Take the 2-minute tour ×
Stack Overflow is a question and answer site for professional and enthusiast programmers. It's 100% free, no registration required.

I'm researching configuration management software like Puppet. My primary concern is preventing a single entry point to all of our internal servers. Take this scenario for example.

Somehow, access is gained into the master configuration server. From there a user would then be able to gain relatively easy access to manipulate or ultimately gain access to other servers controlled by the master.

The primary goal is to prevent a single point entry into the network, even if said master configuration is not available to the public internet.

tl;dr How can I prevent single point access to all other servers in a master/agent configuration management setup?

share|improve this question

2 Answers 2

up vote 0 down vote accepted

If you are thinking about delegating the task of defining the Puppet rules to other people (eg. technician), you can have create a Puppet master (Master A), have a test machine connected to Master A, then make them commit the code to Git or SVN.

You control a second Puppet master (Master B), which you pull the code from Git or SVN. All your machine in network connect to Master B. Once you are happy with the code, you can ask Puppet to push it to all your machine.

This way, access to all machine configuration only on Master B, which only you handle and access.

share|improve this answer
    
Thanks for that! That's actually not a bad idea. However, my primary concern is not in-house but the off chance someone gains access to Master B. –  jc8719 Jan 11 '13 at 19:08
    
You should protect the server like you protect your life :) Example, you can disconnect the server from network if you are not going to do deployment, or, make Master B a laptop, which you carry everywhere –  Sharuzzaman Ahmat Raslan Jan 13 '13 at 15:50
2  
We ultimately decided to try and building out our deployment/configs in Fabric (fabfile.org) which allows no central management server, using github to version our code/configs. So no one without access to server already cannot issue deployment scripts :) –  jc8719 Jan 31 '13 at 3:29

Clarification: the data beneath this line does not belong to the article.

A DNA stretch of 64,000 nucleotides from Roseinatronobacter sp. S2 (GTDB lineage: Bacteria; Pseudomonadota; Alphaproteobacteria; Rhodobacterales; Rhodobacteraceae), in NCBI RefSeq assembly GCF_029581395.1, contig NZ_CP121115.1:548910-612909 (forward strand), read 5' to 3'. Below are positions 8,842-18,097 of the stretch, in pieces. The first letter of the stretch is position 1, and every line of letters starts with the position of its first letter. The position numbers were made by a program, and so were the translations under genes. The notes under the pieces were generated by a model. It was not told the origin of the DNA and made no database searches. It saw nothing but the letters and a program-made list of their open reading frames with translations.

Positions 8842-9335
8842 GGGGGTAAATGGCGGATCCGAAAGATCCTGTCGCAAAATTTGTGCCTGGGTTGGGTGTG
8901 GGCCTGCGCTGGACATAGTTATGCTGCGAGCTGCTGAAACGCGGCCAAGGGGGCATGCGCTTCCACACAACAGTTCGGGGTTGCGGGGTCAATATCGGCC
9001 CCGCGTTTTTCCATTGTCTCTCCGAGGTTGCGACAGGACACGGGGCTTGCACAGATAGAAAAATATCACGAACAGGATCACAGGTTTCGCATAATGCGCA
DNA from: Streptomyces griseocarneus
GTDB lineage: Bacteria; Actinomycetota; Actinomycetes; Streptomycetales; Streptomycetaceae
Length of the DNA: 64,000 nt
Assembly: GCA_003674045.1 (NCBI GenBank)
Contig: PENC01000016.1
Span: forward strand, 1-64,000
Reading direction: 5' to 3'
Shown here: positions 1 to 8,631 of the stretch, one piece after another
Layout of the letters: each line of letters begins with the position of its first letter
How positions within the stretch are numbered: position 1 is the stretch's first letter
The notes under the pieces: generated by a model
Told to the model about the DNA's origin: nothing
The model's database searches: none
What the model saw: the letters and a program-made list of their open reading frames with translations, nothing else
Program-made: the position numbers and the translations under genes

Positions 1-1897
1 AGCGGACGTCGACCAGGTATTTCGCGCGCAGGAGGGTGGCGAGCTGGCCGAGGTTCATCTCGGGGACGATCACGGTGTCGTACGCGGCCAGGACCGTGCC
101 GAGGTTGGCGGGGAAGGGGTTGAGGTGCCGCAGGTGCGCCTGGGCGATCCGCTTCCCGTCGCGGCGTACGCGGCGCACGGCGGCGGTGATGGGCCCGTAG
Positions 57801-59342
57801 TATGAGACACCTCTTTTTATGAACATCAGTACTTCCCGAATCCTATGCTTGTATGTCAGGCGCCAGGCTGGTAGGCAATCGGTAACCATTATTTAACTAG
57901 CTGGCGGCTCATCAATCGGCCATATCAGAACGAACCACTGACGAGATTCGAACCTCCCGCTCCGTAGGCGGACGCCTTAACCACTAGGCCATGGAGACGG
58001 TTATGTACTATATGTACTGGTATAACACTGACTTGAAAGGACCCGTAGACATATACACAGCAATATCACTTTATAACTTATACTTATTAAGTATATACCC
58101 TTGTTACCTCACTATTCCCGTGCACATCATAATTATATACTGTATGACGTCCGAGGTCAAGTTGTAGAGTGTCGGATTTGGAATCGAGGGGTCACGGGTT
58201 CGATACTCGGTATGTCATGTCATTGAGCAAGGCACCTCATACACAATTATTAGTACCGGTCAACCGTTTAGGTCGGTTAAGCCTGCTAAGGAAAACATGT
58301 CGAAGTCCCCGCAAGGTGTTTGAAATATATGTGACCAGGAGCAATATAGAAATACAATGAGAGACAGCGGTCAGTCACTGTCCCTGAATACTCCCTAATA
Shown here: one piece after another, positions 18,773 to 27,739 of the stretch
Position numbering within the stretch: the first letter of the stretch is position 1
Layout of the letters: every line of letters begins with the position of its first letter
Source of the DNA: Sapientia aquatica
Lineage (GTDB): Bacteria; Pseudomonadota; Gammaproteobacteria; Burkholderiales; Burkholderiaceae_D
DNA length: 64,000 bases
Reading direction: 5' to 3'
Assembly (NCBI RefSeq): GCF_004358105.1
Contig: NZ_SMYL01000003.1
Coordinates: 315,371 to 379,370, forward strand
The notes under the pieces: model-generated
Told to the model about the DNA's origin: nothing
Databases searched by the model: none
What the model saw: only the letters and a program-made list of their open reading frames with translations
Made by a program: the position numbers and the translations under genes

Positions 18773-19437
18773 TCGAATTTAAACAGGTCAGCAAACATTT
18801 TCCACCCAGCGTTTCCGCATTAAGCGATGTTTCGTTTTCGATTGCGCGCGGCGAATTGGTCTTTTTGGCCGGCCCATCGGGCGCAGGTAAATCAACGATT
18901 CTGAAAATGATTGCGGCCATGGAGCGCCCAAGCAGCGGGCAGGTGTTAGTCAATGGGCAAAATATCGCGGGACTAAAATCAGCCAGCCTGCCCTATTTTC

You can't with the default configuration.

The way Puppet is designed is to have agents to contact the master. Even if you are behind multiple firewalls you need to allow the agents to enter into your internal network. Even if you routinelly allow connections from the DMZ to the internal network, you may still need to manage machines in the open internet. What Puppet requires is to open your internal network to the open internet.

The risk of this client-pull design is that if you can hack into a machine with an agent you can contact the master, and if the master have any vulnerability you can hack into it and from them you can control all machines with agents, plus you can mount an attack into your internal network. So, if a vulnerability is exploited in the Puppet master communication channel with the agents, then Puppet becomes an attack vector (a huge one, as you maybe managing all your infrastructure with it, and you have allowed access from outside to your LAN).

With a master-push design this could be minimized, as the master would be one single point to protect and would be inside the safe internal network, with connections only going from inside to outside.

There is a pending feature request (4 years old!) in PuppetLabs (http://projects.puppetlabs.com/issues/2045) titled Push functionality in puppetmaster to clients. Reading the comments on that feature request and finding things like the following comment makes me wonder if the Puppet developers really understant what is the problem:

Ultimately, it isn’t all that high a priority, either – almost every risk that opening the port to the master exposes is also exposed by having the master reach out and contact the client. There is little or no change in actual risk to the model proposed.

However, while the developers realize the problem, others are designing their own solutions (like https://github.com/tomas-edwardsson/puppet-push).

Update: I've found a presentation by Bernd Strößenreuther titled Best practices on how to turn Your environment into a Puppet managed environment available as PDF at http://stroessenreuther.info/pub/Puppet_getting_started.pdf

He suggest to establish ssh connections from the master to the agents and open a reverse tunnel so that the agents can connect to the master. These connections could be started in a cron job periodically. In this way you don't have to open your internal network for incoming connections yet the agents have access to the master data.

Now, regarding the pull mechanism, it may seem like a bad design but actually it is essential to allow very automated environments to work. For example, in an elastic network (like EC2 with autoscaling) where servers are started and halted automatically, the servers need to be able to configure themselves right away, so they boot up and the first thing they do is contact the master for an updated configuration. That would be harder if you have to push the configuration to each server periodically, because they would need to wait for the master (seconds, minutes, or hours; that is unacceptable in some applications).

share|improve this answer

Your Answer

 
discard

By posting your answer, you agree to the privacy policy and terms of service.

Not the answer you're looking for? Browse other questions tagged or ask your own question.